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Exulting Folly hail'd the joyful day,
But who the coming changes can presage, And mark the future periods of the stage? Perhaps, if skill should distant times explore, New Behns, new Durfeys, yet remain in store; Perhaps, where Lear has rav'd, and Hamlet died, On flying cars new sorcerers may ride: Perhaps, (for who can guess th' effects of chance?)
Here Hunt* may box, or + Mahomet may dance.
Hard is his lot that, here by fortune plac'd,
Then prompt no more the follies you decry, As tyrants doom their tools of guilt to die;
* Hunt, a famous boxer on the stage.
+ Mahomet, a rope dancer, who had exhibited at Covent Garden Theatre the winter before;-said to be a Turk.
Tis your's, this night, to bid the reign com
Of rescued Nature and reviving Sense;
To chase the charms of Sound, the pomp of Show,
For useful Mirth and salutary Woe;
Bid scenic Virtue form the rising age,
As no man had a more perfect acquaintance with the various characters of the Drama than Garrick, his reading, of a new or a revived piece, was a matter of instruction, as well as entertainment, to the players; for he generally seasoned the dry part of the lecture with gay jokes, acute remarks, or shrewd applications to the company present. As he took infinite pains to inform, he required, in return, implicit obedience to his instructions; a compliance which could hardly be expected from men of great professional abilities, such as Woodward and Yates, who, although they might adopt his view of the outline, and thank him for a few hints toward the colouring of a character, had certainly a right to
finish and heighten the sketch according to their own notions of propriety.
On the revival of "Every Man in his Humour," in 1750, Garrick was particularly anxious for the success of the piece. He was well aware of the state of the public taste, and dreaded that this sterling comedy, one of the best in our language, would prove unpalatable; he therefore endeavoured, by frequent rehearsals and careful tutoring, to render every performer, if possible, a perfect master of the intricacies of his part, in order to preclude the possibility of a failure.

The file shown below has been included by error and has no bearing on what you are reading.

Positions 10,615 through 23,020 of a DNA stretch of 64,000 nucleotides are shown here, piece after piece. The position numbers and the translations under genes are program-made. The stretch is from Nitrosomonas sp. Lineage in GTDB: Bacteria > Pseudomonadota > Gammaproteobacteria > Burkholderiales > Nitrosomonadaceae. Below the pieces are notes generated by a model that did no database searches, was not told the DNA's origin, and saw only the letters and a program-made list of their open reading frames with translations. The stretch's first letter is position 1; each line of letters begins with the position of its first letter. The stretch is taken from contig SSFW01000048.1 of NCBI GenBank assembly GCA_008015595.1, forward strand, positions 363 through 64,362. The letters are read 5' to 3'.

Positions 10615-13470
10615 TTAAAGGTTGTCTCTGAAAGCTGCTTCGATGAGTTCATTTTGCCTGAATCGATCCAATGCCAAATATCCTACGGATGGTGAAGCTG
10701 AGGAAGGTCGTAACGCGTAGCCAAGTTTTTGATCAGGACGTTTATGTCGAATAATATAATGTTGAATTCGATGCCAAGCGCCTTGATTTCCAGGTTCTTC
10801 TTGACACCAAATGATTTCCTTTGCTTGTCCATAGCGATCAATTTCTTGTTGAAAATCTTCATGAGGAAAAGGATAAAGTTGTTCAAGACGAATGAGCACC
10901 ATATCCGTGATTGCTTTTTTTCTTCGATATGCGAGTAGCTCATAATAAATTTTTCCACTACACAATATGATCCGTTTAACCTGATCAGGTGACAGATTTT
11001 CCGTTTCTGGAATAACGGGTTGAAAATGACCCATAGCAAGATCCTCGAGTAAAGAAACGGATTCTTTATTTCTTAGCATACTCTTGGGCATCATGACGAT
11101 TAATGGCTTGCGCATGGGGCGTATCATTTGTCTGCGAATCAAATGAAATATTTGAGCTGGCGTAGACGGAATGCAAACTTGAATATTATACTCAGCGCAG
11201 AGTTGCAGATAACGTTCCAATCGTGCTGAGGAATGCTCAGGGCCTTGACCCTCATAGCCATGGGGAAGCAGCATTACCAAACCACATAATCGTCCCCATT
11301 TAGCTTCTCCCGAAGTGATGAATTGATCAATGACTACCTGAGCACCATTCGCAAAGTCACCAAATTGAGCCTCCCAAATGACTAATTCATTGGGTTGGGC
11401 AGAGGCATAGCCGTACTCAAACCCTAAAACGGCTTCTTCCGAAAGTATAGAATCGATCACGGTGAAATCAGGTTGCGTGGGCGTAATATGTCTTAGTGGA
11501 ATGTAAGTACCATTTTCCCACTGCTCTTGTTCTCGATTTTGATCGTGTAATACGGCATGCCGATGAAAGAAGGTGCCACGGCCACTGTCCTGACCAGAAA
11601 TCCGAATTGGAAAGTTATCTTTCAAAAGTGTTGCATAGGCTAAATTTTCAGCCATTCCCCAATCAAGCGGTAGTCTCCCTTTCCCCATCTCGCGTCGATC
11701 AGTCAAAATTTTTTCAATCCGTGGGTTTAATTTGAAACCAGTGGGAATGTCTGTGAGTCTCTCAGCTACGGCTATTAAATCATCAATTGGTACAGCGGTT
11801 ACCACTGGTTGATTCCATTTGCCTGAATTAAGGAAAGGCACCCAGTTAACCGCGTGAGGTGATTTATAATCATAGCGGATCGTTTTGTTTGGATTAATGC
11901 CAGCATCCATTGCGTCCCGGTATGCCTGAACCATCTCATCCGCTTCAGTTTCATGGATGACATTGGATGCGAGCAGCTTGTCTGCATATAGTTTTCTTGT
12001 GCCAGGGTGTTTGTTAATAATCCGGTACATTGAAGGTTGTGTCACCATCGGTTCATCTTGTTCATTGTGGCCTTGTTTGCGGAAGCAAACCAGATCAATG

During the greater part of the rehearsals, Woodward had shown himself very attentive to Garrick's ideas of Bobadil; but one morning, in the manager's absence, he indulged himself in the exhibition of his own intended manner of representation. While the actors were laughing, and loudly applauding his delineation of the character, Garrick entered the play-house unperceived. After waiting for some time, he suddenly stepped upon the stage, exclaiming; "Bravo! Harry, bravo! upon my soul, bravo!Why, now this is it-No, No, I can't say this is quite my idea of the thing-your's is, after all
to be sure, rather-ba!" Woodward, perceiving the manager a little embarrassed, answered with much seeming modesty; Sir, I will act the part, if you desire it, exactly according to your notion of it.”—“No! No! by no means, Harry; D-n it, you have actually clenched the matterBut why, my dear Harry, would not you communicate before?"
THEATRICALS AT HAVRE-DE-GRACE.
A DISTURBANCE took place in 1815, in the Theatre at Havre-de-Grace, in consequence of one of the actresses having appeared on the stage, in a state which rendered her unable to perform her allotted character in the Drama of the evening, from the effect of the Noyeau she had previously taken. For this offence she had been imprisoned by the Commissary for 14 days. On the evening of her re-appearance, she was led on the stage by the manager, to apologize to the audience, who loudly hissed her off: she was brought on a second time by the Commissary, but with no better success. A file of soldiers were then introduced with fixed bayonets into the pit. The whole audience took the alarm at this arbitrary measure, and a general cry of
"Shame! shame! withdraw the guard! turn them out!" took place. This was at length done: the Lady was again introduced by the Commissary, and was suffered to express her sorrow for the offence which she had publicly committed, and peace was restored.
OLIVER Cashel, an actor of some promise about the middle of the last century, was by birth an Irishman, well educated, and of a good family. His first appearance in London was on the boards of Drury-Lane, which he afterwards quitted for Covent-Garden, where he met with so much encouragement from Rich, that he exeited the jealousy of an actor, who had previously been advancing greatly in the manager's favour. Cashel had been bred in high Tory principles, which, with the characteristic openness of his countrymen, he took no pains to conceal, but indiscreetly avowed his notions of government and politics on all occasions. He was entirely free from any intention to disturb the state, but rash in the use of expressions that might be interpreted to his disadvantage.
The nation was just at this period (1746) in